Are tax credits the best path to auto electrification?
Not according to Germany’s plug-in plans
In the next 10 years, Germany would like to add 1 million electric vehicles to its current fleet of 40 million vehicles. Consequently, Germany plans to spend about $2.8 billion on plug-ins by 2013, mostly on research and development into new battery technologies.
However, tax incentives to buy electric cars will not be part of the plan.
“A premium to buy isn’t the right answer,” said Chancellor Angela Merkel according to the AFP.
Instead, road tax exemptions, for instance, would be created for cars able to emit less than 50 grams of CO2 per kilometer – something only electric cars would be capable of achieving. Additionally, the government would change tax programs for businesses so there would be an incentive for businesses to purchase electric cars. Likewise, the government will convert at least 10 percent of their fleet into electric vehicles.
Nevertheless, Merkel acknowledges that achieving 1 million EVs over the next decade will “not be easy”.
To tax credit or not
So, are tax credits the best path to auto electrification? Or would plug-in tax credit money be better spent on battery R&D, for instance?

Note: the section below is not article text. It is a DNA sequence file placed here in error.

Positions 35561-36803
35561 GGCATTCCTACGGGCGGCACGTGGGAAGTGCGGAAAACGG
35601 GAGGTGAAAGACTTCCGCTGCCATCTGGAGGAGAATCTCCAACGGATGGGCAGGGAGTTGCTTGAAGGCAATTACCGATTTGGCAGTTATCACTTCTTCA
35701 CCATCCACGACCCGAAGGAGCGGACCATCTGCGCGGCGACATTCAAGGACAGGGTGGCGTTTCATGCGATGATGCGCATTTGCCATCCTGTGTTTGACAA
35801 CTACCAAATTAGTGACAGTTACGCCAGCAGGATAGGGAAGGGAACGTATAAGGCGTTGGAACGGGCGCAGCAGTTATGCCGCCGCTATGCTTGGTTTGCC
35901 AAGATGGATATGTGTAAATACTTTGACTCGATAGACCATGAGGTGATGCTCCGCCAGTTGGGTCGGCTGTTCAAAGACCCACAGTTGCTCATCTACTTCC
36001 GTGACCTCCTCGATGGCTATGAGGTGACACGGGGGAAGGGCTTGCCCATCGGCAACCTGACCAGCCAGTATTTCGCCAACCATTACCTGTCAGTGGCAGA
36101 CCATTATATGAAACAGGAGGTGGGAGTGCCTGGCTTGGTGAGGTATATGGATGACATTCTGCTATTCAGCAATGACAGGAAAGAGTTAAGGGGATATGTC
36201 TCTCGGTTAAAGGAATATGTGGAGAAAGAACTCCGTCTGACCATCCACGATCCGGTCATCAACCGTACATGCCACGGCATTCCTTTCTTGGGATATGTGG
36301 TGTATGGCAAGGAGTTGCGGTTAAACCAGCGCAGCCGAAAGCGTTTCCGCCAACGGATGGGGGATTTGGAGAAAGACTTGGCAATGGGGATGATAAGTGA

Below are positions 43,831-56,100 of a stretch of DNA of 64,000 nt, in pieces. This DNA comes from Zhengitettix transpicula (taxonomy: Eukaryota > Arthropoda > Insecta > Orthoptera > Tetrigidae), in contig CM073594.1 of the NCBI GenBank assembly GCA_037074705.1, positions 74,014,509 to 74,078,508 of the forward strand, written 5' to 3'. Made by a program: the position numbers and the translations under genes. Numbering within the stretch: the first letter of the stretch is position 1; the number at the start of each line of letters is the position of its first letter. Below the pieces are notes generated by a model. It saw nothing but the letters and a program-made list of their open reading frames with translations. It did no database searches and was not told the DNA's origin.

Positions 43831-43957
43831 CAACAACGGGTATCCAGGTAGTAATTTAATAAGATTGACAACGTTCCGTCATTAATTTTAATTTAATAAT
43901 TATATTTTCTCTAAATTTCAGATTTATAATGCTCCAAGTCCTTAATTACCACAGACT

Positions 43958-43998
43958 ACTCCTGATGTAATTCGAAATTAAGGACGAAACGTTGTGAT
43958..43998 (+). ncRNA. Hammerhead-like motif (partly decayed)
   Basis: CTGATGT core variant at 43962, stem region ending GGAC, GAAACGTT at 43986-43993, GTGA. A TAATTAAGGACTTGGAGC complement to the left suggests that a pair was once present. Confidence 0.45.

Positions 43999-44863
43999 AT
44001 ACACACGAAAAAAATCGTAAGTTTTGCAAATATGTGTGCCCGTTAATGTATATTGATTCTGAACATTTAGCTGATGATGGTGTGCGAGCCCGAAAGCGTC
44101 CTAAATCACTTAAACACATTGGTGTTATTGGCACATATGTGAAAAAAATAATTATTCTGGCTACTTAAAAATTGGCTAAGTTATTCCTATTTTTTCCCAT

I’ve definitely argued for plug-in tax credits, as well as hybrid tax credits. Undoubtedly, tax credits helped increase hybrid sales early on. Nevertheless, they didn’t lead to the mainstreaming of hybrid cars, as most consumers are simply unwilling to pay upfront for long term fuel economy savings. Therefore, how successful were hybrid tax credits really?
Unfortunately, the case for plug-in tax credits could be a bit more difficult to make. Already, several battery studies, for instance, have suggested that the current plug-in tax credit program is too focused on battery size, but not on actual electric range for instance. Consequently, plug-in tax credits aren’t necessarily rewarding the most efficient battery applications.
Considering that R&D is still now the key to eventual cost-effective plug-in vehicles – a task that will probably take until at least 2025 if pursued aggressively according to the likes of Argonne research – is pumping a big chunk of money into immature, inefficient battery technologies a little premature? Might that money be better spent on battery research? Is that a chicken and egg question?
Additionally, there is an argument that putting plug-in vehicles like the Chevy Volt and the Nissan Leaf on the road today will help shape consumer psychology – another major part of plug-in adoption.
Inevitably, whether current plug-in purchase tax credits are the most effective electrification policy or just feel-good posturing seems a bit debatable. Regardless, it seems that without addressing the far cheaper costs to guzzle oil – despite the national security and pollution costs that are not recovered at the pump – it’s going to be very hard for any plug-in incentives to be very successful.